From animosity to artistry: Twin Films brings psychedelic rock to the Burg

Twin Films performing at WCWM Fall Fest in 2021. REBECCA KLINGER // THE FLAT HAT

Twin Films, the College of William and Mary’s preeminent psychedelic rock band, started during bandmates Gabriel Parker’s ’23 and Ben Slone’s ’23 high school days. But the two friends are just getting started. 

Twin Films began as a solo project when Slone, who had been making music since seventh grade, decided to try something new in his sophomore year of high school.  

“Ben started making music on his own, and I, like, weaseled my way in by just playing synth,” Parker said. “We met in jazz band in high school, and Ben didn’t like me.” 

Slone indeed confirmed this dislike.

“I hated him for about the first two or three months,” he said. “I really hated Gabe. Out of sorrow comes a great joy, specifically about Gabe and I’s relationship.”

Shaky as their initial bond may have been, the two soon formed a creative partnership that blossomed. They released their first single, “Last Night I Had a Dream,” in 2018, their junior year of high school. In the years since, the group has evolved–originally just Slone’s project, Twin Films has become more of a collaborative effort.

“I feel like I’m definitely more part of the group. I’m part of the creative process,” said Parker. 


This creative process for Twin Films is loosely defined and more organic, usually flowing as easily as their repartee. 

“Usually one of us gets hyped about an idea, then we just sit in the living room and —” Parker said, looking to his band-mate.

 “Grind it all out and add a bunch of stuff,” Slone said, finishing Parker’s thought. 

As in their music, the two often complete each other’s sentences and ideas. This collaborative ethos is, in large part, what drives Twin Films. Slone and Parker often rotate roles: they both write lyrics, craft melodies and even do their own audio engineering. Their collaboration doesn’t stop at the studio door. 

“There were multiple times this summer where we make, like a huge stir fry, and just eat it in like forty five minutes, and then just jam.”

“We make stir fries together,” Parker said. “There were multiple times this summer where we make, like a huge stir fry, and just eat it in like forty five minutes, and then just jam.” 

He and Parker generally work for hours at a time, trying to balance the need for a cohesive sound and the desire to just let things happen. 

“We are just trying to not get in the way of what’s going on, what’s happening with the music,” Slone said. 

“When you, like, reach a certain maturity in music making, it’s definitely like you’re willing to play within the constraints a lot more,” Parker said. “We’re allowing, really, the miracle of life.” 

Sometimes, though, this miracle is hard to come by; this is where Twin Films turns to their artistic influences.

“Stealing is the best thing you can do to make stuff that you’re into,” Slone said. “Originality is overrated.” 

“Stealing is the best thing you can do to make stuff that you’re into. Originality is overrated.” 

Helpfully, he and Parker have different tastes in music. 

“Gabe and I, we have a lot of overlap, but different specialties within the music that we listen to,” said Slone.

 The duo listed dozens of figures who have influenced their music, including Destroyer, A.G. Cook and MGMT. But don’t expect any new releases from Twin Films to sound like their previous music.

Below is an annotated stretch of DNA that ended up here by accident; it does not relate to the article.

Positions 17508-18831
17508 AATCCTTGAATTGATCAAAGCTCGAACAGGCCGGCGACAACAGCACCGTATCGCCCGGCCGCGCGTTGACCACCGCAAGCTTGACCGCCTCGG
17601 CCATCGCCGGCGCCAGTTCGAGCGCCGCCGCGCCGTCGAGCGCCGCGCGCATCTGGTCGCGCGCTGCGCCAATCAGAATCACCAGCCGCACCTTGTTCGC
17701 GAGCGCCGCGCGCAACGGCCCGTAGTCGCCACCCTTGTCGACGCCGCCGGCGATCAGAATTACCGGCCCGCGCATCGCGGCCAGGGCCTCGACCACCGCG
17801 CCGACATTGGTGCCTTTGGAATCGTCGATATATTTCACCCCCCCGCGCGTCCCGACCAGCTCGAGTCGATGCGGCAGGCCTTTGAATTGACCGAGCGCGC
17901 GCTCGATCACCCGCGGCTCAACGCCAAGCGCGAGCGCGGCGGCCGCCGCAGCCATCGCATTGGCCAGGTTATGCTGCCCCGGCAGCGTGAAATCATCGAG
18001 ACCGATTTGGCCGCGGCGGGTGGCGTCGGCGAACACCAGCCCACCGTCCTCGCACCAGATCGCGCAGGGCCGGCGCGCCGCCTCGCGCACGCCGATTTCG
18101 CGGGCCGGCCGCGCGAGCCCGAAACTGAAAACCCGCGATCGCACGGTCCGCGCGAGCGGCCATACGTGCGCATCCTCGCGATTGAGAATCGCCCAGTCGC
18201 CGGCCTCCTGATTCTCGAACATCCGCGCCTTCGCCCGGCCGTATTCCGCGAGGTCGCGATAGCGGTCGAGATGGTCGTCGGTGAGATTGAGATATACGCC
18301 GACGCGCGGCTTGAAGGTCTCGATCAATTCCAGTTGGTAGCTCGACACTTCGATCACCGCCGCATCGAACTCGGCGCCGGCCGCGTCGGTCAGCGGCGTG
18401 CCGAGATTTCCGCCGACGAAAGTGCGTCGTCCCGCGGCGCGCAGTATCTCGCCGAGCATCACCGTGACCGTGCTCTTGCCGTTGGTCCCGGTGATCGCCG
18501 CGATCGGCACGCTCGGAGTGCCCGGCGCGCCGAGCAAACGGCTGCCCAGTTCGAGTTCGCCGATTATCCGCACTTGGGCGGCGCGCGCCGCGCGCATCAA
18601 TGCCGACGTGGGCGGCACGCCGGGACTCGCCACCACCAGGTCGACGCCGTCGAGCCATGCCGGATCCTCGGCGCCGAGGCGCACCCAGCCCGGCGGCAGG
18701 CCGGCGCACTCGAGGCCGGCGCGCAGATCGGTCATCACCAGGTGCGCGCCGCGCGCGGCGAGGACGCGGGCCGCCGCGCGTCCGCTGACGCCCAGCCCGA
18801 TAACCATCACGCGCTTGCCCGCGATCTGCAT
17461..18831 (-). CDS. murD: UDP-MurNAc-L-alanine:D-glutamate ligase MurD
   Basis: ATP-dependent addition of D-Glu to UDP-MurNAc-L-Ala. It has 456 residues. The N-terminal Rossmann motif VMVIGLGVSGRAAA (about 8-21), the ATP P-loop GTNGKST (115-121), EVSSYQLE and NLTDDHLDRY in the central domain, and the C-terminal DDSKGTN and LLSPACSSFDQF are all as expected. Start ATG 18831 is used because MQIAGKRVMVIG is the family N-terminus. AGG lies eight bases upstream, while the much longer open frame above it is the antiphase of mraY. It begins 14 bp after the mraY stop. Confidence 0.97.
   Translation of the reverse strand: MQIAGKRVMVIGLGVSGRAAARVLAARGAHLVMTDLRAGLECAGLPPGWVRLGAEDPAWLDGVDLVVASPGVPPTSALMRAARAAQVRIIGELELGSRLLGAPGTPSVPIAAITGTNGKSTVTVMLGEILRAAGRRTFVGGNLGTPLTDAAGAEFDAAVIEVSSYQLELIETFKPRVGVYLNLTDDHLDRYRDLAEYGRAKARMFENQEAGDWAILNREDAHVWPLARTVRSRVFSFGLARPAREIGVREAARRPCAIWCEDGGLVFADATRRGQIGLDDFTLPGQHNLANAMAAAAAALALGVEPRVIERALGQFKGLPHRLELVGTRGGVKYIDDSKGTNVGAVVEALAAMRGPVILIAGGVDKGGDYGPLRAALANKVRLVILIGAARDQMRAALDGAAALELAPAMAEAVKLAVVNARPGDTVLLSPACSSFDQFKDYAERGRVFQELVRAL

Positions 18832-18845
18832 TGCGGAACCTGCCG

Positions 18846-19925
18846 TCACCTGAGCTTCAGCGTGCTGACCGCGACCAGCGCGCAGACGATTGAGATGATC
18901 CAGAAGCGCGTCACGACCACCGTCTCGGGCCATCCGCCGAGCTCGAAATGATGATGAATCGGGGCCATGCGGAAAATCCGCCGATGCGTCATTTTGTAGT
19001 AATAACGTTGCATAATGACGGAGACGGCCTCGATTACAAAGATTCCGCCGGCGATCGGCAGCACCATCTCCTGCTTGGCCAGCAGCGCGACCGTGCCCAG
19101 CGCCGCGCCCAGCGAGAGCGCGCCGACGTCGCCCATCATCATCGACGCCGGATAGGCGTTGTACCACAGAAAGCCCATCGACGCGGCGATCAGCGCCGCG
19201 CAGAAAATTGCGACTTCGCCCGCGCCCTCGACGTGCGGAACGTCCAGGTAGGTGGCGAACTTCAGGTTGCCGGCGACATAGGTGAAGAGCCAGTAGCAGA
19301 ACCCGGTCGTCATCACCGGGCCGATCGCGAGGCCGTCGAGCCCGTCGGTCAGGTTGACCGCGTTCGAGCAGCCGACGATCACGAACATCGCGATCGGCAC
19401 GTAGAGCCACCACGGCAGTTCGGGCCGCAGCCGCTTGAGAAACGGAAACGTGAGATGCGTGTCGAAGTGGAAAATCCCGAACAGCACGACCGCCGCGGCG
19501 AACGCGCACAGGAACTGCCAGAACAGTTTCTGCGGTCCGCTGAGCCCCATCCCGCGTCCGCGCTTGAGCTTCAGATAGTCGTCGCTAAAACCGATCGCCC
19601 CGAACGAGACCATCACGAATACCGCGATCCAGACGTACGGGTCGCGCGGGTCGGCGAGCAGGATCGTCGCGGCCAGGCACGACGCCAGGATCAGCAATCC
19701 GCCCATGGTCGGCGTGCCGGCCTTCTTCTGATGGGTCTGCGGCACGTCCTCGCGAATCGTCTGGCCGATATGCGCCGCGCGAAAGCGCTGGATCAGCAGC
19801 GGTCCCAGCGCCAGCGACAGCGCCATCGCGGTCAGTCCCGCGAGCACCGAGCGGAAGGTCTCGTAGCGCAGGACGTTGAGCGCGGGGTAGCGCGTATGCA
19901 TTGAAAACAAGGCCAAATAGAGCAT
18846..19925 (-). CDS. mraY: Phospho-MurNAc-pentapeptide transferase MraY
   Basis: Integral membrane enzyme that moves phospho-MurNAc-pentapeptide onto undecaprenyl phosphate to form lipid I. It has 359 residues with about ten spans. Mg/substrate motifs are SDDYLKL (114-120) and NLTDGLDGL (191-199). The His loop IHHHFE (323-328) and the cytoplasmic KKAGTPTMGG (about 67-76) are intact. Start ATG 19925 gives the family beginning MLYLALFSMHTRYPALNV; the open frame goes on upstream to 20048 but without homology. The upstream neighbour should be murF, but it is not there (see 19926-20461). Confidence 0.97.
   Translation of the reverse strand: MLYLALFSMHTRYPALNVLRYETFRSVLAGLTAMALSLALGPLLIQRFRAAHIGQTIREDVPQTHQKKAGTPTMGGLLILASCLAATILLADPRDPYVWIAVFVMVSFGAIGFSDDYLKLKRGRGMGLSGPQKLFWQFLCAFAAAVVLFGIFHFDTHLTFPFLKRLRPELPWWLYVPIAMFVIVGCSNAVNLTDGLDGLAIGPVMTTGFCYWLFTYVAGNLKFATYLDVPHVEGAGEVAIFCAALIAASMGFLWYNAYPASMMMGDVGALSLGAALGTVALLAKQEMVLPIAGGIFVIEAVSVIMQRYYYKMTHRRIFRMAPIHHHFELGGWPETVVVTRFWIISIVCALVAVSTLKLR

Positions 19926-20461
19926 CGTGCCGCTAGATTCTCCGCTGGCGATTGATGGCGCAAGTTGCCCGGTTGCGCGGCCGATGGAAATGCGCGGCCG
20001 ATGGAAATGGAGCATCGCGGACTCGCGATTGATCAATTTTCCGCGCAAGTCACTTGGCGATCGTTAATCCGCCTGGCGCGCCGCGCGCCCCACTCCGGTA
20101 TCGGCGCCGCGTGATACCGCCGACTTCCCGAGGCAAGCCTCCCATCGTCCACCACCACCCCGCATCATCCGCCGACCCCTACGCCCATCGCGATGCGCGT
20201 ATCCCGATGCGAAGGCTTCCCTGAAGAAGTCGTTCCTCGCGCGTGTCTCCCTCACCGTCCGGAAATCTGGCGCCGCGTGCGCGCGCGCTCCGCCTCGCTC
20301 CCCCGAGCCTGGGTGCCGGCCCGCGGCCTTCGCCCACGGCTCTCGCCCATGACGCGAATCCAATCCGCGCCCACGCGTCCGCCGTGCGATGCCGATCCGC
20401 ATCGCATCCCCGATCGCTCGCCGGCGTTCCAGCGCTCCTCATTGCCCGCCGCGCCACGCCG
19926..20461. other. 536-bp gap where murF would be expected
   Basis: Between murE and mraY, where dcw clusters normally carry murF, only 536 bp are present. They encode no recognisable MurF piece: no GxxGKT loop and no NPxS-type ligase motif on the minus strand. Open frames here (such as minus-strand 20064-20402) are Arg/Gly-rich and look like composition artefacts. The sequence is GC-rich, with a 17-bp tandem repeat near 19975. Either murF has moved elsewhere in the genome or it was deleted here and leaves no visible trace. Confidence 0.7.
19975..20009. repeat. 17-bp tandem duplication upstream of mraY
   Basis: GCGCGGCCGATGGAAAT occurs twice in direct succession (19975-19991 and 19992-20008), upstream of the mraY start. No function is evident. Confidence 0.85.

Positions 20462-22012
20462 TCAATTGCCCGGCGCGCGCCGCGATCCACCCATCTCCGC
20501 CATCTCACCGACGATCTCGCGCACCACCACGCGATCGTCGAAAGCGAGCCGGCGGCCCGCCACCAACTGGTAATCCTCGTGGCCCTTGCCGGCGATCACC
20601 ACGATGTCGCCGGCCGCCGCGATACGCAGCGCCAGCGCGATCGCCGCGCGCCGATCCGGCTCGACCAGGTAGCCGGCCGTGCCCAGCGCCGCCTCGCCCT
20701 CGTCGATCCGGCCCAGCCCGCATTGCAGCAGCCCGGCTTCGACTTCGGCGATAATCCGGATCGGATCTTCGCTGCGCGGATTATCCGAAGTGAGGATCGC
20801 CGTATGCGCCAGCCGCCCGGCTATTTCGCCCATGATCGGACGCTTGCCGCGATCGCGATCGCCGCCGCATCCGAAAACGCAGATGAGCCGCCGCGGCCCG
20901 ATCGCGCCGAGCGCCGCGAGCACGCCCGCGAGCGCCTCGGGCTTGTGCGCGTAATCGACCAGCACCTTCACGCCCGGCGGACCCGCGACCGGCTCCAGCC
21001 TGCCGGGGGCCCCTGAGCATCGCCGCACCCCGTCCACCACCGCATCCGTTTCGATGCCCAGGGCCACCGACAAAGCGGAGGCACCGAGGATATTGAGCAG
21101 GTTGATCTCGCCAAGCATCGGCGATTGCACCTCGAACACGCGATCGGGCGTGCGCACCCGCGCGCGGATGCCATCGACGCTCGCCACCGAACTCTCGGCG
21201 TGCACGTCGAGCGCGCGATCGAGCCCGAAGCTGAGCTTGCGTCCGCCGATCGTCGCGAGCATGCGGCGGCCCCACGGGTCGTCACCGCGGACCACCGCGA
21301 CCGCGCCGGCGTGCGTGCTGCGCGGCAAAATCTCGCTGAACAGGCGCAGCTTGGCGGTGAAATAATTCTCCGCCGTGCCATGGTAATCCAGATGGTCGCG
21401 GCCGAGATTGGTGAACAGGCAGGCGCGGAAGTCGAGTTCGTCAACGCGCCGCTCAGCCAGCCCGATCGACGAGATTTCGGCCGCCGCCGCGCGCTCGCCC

“It kind of feels like a reboot almost,” Slone said. 

“It definitely feels like a much more mature Twin Films coming forward,” Parker said. 

The duo are looking to broaden the scope of their lyrics and cast away the perception that they only make so-called ‘breakup music.’ 

“Trying to deal with the end of relationships is totally valid as a thing to write about,” Slone said. “But I think the future stuff is a little bit more expansive.” 

There will be sonic changes as well. 

“You listen to 100 Gecs?” Parker asked, grinning. “There’s definitely more of that on this next release. This music will disappoint our parents.”

“I don’t know that that’s true,” Slone said. “I played some of the new stuff for my parents and… they were a little put off by it, which is a good and bad thing.”


Beyond the imminent release of their new music, the duo feels the future is relatively ambiguous, though they are largely optimistic about what’s ahead. 

“We’re both, at least right now, planning on moving to Richmond [after graduation],” Parker said. “And as it becomes more of a priority, like we’ll definitely see where it goes, but… there’s a hope for a professional type aspect. And it’s hard to say [where] the line of what a professional band is.” 

Slone added that he wants to leave an impact on people.

“I want to make music that helps define people’s emotional lives,” he said. “Whenever you listen back to a song, you’re like, oh, I feel like I’m in October of 2019. It would be cool if it was like that. But like that in the life of someone I know.”

“I want to make music that helps define people’s emotional lives.”

Parker is particularly inspired by the devotion of Twin Films’s loyal fans and supporters.

“Even when people sing along to our music, that’s originals, not a cover, that’s pretty amazing that people have committed enough time to your music that you made,” Parker said. 

Fans of the band will not have to wait long: Twin Films will be performing on Friday, Oct. 21, as part of WCWM’s Mini-Fest concert series, as well as on Saturday, Oct. 22 in Richmond. As for the release of their new album, they’re keeping it under wraps. 

“It definitely feels like we’re giving birth to a beautiful baby named the new Twin Films,” Parker said. “Get ready for some more crazy music.”


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